While the percentage of viable cells did not precipitously drop with increasing cell seeding densities (Fig. 2A), the localization of non-viable cells qualitatively differed (Fig. 1). Accordingly, we quantified the mean distances from the spheroid center of each DAPI and Fixable Dead Cell Stain-positive cells. As expected, the average distance from the center of both total and dead cells increased with increasing seeding density (Fig. 2B). However, when taking the ratio of the average distance of the dead cells from the spheroid center to the average distance of all cells from the spheroid center, the ratio is inversely proportional to the number of cells seeded, suggesting the development of a necrotic core with spheroid size. The ratio drops below 1 at seeding densities above 1000 cells. Given the diameter of spheroids at this size, this data suggests the development of a necrotic core for HepG2 spheroids larger than 200 µm in diameter.

Spheroid clearing enables clearer visualization and quantitation of a necrotic core

When comparing cleared versus uncleared spheroids generated using the highest seeding density tested (16,000 cells/well), uncleared spheroid centers featured less punctate dead cell staining and an absence of DAPI staining at the core (Fig. 3A-B), thus complicating image analysis. This resulted in misleadingly lower dead cell counts in uncleared relative to cleared spheroids (Fig. 3C).

Conclusions

  • Visikol HISTO-M facilitates clear visualization of the spheroid interior, thus enabling the detection, quantification, and localization of non-viable cells.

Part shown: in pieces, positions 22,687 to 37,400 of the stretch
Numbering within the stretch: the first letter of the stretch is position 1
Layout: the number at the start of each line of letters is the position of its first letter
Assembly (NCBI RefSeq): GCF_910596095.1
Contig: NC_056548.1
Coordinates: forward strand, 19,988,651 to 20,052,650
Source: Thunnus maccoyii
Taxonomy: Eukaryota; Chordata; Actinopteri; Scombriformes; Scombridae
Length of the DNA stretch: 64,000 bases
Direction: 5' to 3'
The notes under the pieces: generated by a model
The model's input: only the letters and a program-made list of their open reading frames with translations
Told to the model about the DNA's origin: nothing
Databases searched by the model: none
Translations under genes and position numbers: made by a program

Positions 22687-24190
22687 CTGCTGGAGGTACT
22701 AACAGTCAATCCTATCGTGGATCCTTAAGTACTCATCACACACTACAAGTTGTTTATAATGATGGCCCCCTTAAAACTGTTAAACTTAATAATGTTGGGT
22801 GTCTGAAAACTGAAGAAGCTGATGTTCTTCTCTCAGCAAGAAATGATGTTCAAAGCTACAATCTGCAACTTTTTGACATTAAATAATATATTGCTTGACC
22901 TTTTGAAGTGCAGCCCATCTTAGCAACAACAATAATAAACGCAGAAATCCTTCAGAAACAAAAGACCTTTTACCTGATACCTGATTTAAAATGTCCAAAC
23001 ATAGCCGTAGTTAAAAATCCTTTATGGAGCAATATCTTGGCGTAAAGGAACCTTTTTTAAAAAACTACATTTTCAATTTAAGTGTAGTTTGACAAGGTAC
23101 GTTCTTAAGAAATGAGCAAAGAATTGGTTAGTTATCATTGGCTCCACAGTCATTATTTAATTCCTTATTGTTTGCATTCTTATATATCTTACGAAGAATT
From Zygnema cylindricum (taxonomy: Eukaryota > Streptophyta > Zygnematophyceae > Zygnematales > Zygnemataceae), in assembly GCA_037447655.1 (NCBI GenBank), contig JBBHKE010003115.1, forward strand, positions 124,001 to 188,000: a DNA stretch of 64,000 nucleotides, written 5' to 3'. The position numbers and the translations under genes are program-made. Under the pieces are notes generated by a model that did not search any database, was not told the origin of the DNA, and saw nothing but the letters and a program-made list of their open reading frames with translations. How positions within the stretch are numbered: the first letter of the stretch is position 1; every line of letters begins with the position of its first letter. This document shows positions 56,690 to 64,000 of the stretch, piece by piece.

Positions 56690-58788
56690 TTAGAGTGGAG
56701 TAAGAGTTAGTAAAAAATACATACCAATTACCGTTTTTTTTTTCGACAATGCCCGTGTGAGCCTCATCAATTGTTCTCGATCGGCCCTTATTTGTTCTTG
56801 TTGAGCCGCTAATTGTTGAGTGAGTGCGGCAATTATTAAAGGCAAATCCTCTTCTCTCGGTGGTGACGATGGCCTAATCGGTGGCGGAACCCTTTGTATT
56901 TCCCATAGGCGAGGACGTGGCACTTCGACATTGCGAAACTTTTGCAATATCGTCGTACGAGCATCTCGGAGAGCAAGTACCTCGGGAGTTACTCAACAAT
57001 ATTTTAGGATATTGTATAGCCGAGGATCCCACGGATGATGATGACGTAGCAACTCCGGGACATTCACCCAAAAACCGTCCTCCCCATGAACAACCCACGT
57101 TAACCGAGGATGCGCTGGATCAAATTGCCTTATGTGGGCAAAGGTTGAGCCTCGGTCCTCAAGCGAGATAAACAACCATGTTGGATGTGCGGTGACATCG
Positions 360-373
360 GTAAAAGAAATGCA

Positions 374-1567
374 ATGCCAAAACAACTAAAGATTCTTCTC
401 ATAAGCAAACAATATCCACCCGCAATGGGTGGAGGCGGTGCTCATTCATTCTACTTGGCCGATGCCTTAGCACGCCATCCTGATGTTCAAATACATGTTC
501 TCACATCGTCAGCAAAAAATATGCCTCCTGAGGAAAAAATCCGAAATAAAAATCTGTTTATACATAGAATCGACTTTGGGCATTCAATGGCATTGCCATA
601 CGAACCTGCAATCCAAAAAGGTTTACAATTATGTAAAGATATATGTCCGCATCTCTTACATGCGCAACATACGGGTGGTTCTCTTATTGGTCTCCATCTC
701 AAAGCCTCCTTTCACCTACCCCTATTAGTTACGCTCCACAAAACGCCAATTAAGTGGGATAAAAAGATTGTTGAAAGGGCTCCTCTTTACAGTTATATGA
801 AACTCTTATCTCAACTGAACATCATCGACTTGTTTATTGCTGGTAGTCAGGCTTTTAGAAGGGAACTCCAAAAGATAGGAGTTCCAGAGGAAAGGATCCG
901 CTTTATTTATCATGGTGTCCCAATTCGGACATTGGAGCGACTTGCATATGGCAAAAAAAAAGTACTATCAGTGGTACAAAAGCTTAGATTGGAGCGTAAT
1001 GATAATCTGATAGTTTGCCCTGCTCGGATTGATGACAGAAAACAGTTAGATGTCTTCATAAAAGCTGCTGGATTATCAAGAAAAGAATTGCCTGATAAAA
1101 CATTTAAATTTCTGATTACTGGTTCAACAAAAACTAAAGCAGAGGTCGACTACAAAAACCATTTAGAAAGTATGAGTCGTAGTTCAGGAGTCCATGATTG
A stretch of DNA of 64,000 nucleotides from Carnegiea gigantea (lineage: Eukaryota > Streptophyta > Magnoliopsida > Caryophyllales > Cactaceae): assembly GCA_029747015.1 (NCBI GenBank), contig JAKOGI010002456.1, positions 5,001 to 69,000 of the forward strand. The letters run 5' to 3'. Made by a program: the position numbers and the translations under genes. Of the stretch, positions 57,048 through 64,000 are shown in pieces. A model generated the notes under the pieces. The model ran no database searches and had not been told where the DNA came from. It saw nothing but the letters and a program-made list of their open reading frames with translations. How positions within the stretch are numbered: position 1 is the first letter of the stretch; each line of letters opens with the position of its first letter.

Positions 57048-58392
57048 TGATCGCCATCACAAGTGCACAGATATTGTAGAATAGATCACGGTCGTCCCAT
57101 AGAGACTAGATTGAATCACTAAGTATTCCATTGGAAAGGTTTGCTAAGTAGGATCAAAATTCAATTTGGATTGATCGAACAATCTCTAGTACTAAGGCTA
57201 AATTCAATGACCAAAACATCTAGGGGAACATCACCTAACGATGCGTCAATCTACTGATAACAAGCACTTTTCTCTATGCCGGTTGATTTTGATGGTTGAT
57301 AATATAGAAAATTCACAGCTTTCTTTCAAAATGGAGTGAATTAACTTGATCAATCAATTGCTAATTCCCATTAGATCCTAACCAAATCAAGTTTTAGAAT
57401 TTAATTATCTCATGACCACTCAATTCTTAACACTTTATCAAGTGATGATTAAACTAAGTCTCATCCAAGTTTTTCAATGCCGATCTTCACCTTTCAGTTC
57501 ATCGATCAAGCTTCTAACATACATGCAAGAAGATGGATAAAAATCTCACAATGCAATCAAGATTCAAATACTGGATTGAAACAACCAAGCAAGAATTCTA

• Spheroids larger than 200-300 µm in diameter present a necrotic core.
  • Detection and quantification of spheroid necrotic cores may prove crucial to the development of larger, more-complex multi-cellular spheroid models for high-throughput drug screening assays.
ProductVendorCat. No
96-well Round Bottom Ultra Low Attachment Spheroid MicroplateCorning4515
HepG2 cellsATCCHB-8065
Advanced DMEMGibco/Thermo Fisher Scientific12491015
Fetal Bovine SerumGibco/Thermo Fisher Scientific10437010
GlutaMAX™ SupplementGibco/Thermo Fisher Scientific35050061
Antibiotic-Antimycotic (100X)Gibco/Thermo Fisher Scientific15240062
TrypLE Express with Phenol RedGibco/Thermo Fisher Scientific12605010
EDTAFisher BioreagentsBP248220
DPBS (10X), no calcium, no magnesiumGibco/Thermo Fisher Scientific14200075
Formalin, Buffered, 10%Fisher ChemicalSF100-20
Triton™ X-100Fisher BioreagentsBP151
DAPISigmaD9542
LIVE/DEAD™ Fixable Green Dead Cell Stain KitMolecular Probes/ Thermo Fisher ScientificL23101
CellInsight™ CX7 LZR High Content Analysis PlatformThermo Fisher ScientificCX7B1112LZR
Visikol HISTO-MVisikolHM-100
Visikol HISTO Antibody BufferVisikolHSK-AB-100
Visikol HISTO Washing Buffer 10XVisikolHSK-WB-200

Figure 2 (A) Total and dead cell counts and percent viability of HepG2 spheroids, determined from confocal z-stacks. (B) Mean distances of total cells and dead cells, calculated from spheroid center as well as ratio of these distances. Data represent mean values ± SEM for independently imaged spheroids.

Figure 3 Confocal z-slices of (A) cleared and (B) uncleared HepG2 spheroids. (C) Quantification of dead cell frequencies and percentages of dead of total (DAPI labeled) cells. Blue = DAPI; Green = LIVE/DEAD Fixable Green Dead Cell Stain. Scale bar 100 µm. Data represent mean values ± SEM for independently imaged spheroids; * indicates p<0.05 for two-tailed two-sample t-test between cleared and uncleared means.

References

1.        Zanoni, M., Piccinini, F., Arienti, C., et al. (2016). 3D Tumor Spheroid Models for In Vitro Therapeutic Screening: A Systematic Approach to Enhance the Biological Relevance of Data Obtained. Scientific Reports, 6(1), 19103.

2.        Gunness, P., Mueller, D., Shevchenko, V., et al. (2013) 3D Organotypic Cultures of Human HepaRG Cells: A Tool for In Vitro Toxicity Studies. Toxicolocial Sciences, 133(1), 67-78.

3.        Nzou, G., Wicks, R.T., Wicks, E.E., et al. (2018). Human Cortex Spheroid with a Functional Blood Brain Barrier for High-Throughput Neurotoxicity Screening and Disease Modeling. Scientific Reports, 8(1), 7413.

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2019-07-24T13:30:23-05:00